February 29, 2024

Common Medications Could Increase Diabetics’ Risk of Sudden Cardiac Arrest

Common Medications Could Increase Diabetics’ Risk Of Sudden Cardiac ArrestPrescription Drug Concept - Common Medications Could Increase Diabetics’ Risk Of Sudden Cardiac Arrest

Recent research at the EASD meeting reveals that certain medications, low fasting blood sugar, and cardiovascular conditions significantly increase sudden cardiac arrest risk in type 2 diabetics, underscoring the need for careful management by GPs.

Low fasting blood sugar is associated with sudden cardiac arrest (SCA), a leading cause of mortality.

Recent findings presented at the European Association for the Study of Diabetes Annual Meeting in Hamburg, Germany, highlight several factors linked to an increased risk of sudden cardiac arrest in people with type 2 diabetes.

Key risk factors identified include certain widely used antibiotics and antipsychotic medications, prokinetics (medications for gastrointestinal issues like nausea and vomiting), and low levels of fasting blood sugar.

Sudden Cardiac Arrest: A Major Health Concern

Sudden cardiac arrest (SCA) is a leading cause of death. The condition, in which the heart suddenly stops pumping blood, is responsible for up to 50% of cardiac deaths and 20% of mortality in high-income countries.

People with type 2 diabetes (T2D) have a two-fold increased risk of SCA. However, SCA is still difficult to predict, particularly in those without a history of cardiovascular disease (CVD).

Peter Harms, of Amsterdam UMC, Amsterdam, The Netherlands, and colleagues carried out a case-control study to assess which clinical characteristics in GP records are associated with SCA in people with T2D with and without a CVD history.

The study involved 3,919 individuals with T2D: 689 cases and 3,230 controls. The cases, individuals who had a sudden cardiac arrest in the Dutch region of Noord-Holland from 2010-2019, were each matched by age, sex, and GP practice with up to five non-SCA controls.

Clinical measurements including blood pressure and blood glucose readings, medication use, and medical history for five years leading up to the case’s SCA were obtained from GP records.  Measurements not recorded in the records were classified as “unknown”.

Risk Factors for SCA

Several characteristics were associated with an increased risk of SCA in both people with and without CVD: history of arrhythmias (68% increase in the risk of SCA), unknown smoking behavior (40% increase), insulin use (138% increase) and QTc-prolonging prokinetic medication (66% increase)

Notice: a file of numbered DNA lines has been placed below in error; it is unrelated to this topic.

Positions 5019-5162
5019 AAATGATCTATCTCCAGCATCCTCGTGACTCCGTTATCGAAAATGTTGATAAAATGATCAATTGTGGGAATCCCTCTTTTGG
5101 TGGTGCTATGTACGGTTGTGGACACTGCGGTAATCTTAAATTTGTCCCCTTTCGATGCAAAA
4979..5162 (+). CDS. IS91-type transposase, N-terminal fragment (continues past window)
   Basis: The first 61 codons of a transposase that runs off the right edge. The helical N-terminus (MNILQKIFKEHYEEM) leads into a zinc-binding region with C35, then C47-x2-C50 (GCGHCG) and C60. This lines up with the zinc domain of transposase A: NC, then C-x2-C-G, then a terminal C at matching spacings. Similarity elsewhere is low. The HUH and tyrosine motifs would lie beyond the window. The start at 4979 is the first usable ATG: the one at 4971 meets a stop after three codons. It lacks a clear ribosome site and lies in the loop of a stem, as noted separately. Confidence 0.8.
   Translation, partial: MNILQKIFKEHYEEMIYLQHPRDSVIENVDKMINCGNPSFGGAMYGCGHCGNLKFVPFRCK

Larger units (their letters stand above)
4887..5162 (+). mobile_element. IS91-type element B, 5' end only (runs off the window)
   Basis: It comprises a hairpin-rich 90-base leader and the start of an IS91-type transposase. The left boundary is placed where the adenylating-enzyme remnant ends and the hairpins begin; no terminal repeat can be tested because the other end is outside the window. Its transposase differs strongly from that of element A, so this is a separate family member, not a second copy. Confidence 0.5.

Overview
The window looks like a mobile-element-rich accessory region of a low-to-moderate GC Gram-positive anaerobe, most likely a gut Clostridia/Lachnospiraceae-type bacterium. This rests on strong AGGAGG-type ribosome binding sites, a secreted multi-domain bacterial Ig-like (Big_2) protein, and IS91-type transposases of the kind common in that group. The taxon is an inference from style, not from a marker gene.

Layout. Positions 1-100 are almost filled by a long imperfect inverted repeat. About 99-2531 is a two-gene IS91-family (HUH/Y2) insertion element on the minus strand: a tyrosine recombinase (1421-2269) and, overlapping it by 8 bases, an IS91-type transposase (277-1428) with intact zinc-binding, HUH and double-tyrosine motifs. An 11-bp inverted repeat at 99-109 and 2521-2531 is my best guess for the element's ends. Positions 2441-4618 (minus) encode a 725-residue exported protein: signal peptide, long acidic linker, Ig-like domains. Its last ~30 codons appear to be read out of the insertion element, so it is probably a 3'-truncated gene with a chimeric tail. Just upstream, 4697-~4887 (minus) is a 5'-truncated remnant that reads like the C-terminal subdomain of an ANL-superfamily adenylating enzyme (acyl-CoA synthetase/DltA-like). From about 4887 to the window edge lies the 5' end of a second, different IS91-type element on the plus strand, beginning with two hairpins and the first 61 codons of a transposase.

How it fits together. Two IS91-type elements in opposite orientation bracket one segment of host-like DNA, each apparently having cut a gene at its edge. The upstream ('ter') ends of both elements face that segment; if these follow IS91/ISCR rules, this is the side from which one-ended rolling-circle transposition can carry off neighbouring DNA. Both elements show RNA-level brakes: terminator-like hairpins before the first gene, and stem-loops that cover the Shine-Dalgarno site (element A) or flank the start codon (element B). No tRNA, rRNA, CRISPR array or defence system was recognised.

Many common drugs, including some prokinetic, antibiotic, and antipsychotic medications, are associated with a change in the functioning of the heart’s electrical system known as QT-prolongation and are described as being QTc-prolonging. QTc-prolonging prokinetics include domperidone; QTc-prolonging antibiotics include macrolides and fluoroquinolones; QTc-prolonging antipsychotics include haloperidol.

Specific Risks Based on CVD History

In people with CVD (352 cases/1,207 controls), moderate (54% increase in risk), severe (55% increase) and unknown albuminuria (90% increase), and heart failure (85% increase) were associated with SCA.

In those without CVD (337 cases/2,023 controls), low fasting glucose – an indication of too strict glycaemic control (<4.5 mmol/mol: 150% increase), severely high systolic blood pressure (>180mmHg: 121% increase), low HDL cholesterol (<1.0 mmol/l: 35% increase), high LDL cholesterol (>2.6 mmol/l: 64% increase),  QTc-prolonging anti-psychotic medication (187% increase) and QTc-prolonging antibiotic medication (66% increase) use were associated with SCA.

The researchers conclude: “In people with T2D with CVD, albuminuria, heart failure and QTc-prolonging prokinetic medication use are associated with risk of SCA, while in people with T2D without a CVD history, low fasting glucose, severe hypertension, dyslipidemia (unhealthy levels of blood fats) and the use of QTc-prolonging antibiotic, antipsychotic and prokinetic medication are associated with SCA risk.”

Mr Harms adds: “GPs will already be aware that classic cardiovascular risk factors such as high blood pressure raise the risk of sudden cardiac arrest in people with type 2 diabetes, however, the link with low fasting glucose and antibiotic, antipsychotic and prokinetic medication is less well-known.

“Our results underline the need for GPs to be aware of the hazards of too strict glycaemic control and the prescription of commonly used antibiotics, antipsychotics, and prokinetics.”

Reference: “Association of clinical characteristics with sudden cardiac arrest in people with type 2 diabetes with and without CVD: a longitudinal case-control study on primary care data” by P.P. Harms, L.H. van Dongen, F.C. Bennis, K.M.A. Swart, M. Hoogendoorn, J.W.J. Beulens, H.L. Tan, P. Elders and M.T. Blom, Annual Meeting of the European Association for the Study of Diabetes (EASD).
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